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    Was it the intent of the instruction to issue a COR appointment for the basic contract and each Task Order as identified above for a single award or could the COR appointment letter state and identify the basic contract information and all associated Task Orders executed under this contract? The Task Order numbers are not know at award except for the Funding of the Fixed price work. It seems redundant, time consuming, inefficient use of time and material for all concerned. To executed a COR letter and DD 577 to the same person over and over again under the same contract. The COR appointment letter executed at time of award can be uploaded into CORT Tool for all associated Task Orders. I appreciated your time to answer my question. Thank you!


    The Federal Acquisition Regulation (FAR) system provides the guidelines within which contracting officers do contracts. There is a lot of flexibility afforded acquisition professionals to do what makes the best sense while pursuing best value for the taxpayer. The statement of guiding principles for the Federal Acquisition System at FAR 1.102(d) explicitly encourages smart business decision making. DFARS PGI 201.602-2 incorporates the latest guidance and direction from DoD Instruction 5000.72 for Contracting Officer’s Representative (COR) certification and training and DoD COR Handbook regarding COR appointment, designation, and duties. The message is clear. COR duties are important. COR duties are to be considered and documented so they match the particular requirement of each acquisition.  Bottom line: Many acquisition professionals agree a boiler plate template is not sufficient to cover the wide range of possibilities and potential specificity in designated COR duties.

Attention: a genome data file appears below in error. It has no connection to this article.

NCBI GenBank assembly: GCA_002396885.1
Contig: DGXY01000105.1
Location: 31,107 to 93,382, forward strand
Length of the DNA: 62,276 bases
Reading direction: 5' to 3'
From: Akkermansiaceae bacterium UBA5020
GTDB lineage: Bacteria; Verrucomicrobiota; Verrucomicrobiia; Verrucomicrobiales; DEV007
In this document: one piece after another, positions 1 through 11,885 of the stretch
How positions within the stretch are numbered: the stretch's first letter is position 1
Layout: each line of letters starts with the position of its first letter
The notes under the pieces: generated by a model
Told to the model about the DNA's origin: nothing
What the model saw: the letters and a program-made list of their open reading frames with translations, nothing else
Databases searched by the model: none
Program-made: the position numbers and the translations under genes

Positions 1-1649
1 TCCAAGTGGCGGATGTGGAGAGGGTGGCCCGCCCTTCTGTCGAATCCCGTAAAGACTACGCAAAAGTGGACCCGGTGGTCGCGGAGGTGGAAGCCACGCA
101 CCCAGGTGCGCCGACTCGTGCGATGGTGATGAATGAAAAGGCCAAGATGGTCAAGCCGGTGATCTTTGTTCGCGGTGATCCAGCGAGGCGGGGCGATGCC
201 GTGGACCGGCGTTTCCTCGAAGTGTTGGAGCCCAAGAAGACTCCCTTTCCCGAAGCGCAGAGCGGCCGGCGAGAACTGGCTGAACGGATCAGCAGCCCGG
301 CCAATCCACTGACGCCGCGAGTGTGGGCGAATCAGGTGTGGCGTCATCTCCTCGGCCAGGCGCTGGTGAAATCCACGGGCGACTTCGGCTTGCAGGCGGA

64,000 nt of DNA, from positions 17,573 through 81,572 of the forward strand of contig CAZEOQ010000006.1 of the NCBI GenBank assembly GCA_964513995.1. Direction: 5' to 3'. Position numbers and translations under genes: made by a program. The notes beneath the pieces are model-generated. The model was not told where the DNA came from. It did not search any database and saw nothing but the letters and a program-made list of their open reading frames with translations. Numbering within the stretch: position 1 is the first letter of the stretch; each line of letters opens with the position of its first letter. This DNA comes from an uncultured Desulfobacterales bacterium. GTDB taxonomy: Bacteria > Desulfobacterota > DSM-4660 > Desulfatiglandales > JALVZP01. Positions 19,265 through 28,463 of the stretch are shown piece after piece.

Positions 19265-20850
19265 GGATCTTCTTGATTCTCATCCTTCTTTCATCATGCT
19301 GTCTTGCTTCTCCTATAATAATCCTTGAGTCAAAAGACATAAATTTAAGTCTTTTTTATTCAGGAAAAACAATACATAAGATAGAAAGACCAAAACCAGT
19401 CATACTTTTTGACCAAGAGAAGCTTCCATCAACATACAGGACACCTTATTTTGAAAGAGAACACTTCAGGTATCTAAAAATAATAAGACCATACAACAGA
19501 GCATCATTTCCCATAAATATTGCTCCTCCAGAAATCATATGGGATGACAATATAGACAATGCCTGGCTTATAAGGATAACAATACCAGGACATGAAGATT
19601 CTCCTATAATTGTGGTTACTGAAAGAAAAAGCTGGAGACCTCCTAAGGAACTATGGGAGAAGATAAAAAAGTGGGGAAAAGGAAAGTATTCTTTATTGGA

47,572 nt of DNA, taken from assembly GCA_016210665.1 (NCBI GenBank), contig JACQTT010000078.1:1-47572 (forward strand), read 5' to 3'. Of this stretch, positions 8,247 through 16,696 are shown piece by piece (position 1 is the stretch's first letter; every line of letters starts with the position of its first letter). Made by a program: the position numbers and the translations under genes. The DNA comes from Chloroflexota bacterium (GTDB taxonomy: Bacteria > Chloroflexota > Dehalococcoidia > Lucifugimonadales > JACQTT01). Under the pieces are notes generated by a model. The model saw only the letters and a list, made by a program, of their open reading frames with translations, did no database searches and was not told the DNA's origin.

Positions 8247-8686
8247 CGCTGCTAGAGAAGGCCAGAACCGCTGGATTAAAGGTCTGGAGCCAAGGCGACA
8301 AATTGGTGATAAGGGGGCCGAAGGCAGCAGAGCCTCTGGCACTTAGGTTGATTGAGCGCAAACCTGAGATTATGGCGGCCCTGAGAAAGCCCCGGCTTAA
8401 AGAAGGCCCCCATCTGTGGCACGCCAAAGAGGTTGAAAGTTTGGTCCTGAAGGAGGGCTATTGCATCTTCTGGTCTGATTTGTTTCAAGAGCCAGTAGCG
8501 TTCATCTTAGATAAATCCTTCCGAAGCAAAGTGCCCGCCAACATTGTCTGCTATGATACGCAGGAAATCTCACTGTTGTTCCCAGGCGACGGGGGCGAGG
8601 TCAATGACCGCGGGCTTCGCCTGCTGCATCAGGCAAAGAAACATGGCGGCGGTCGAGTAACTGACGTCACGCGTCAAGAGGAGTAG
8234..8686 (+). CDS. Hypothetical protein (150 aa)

The contracting officer must appoint the COR and tell the COR their explicit duties in a written designation letter (
    DFARS PGI 201.602-2 and DFARS PGI 201.602-2(v)(A). The details of that designation letter is up to the contracting officer and the acquisition team to do what makes the most sense given the acquisition scenario and agency/local supplements to FAR/DFARS.  Use the flexibility afforded by FAR 1.102(d) and tailor your execution to fit your acquisition scenario.  What the contract says, the nature of the COR duties, and how the contracting officer crafts the designation letter will have an impact on the administrative effort involved in providing a designation letter for each contract or order.

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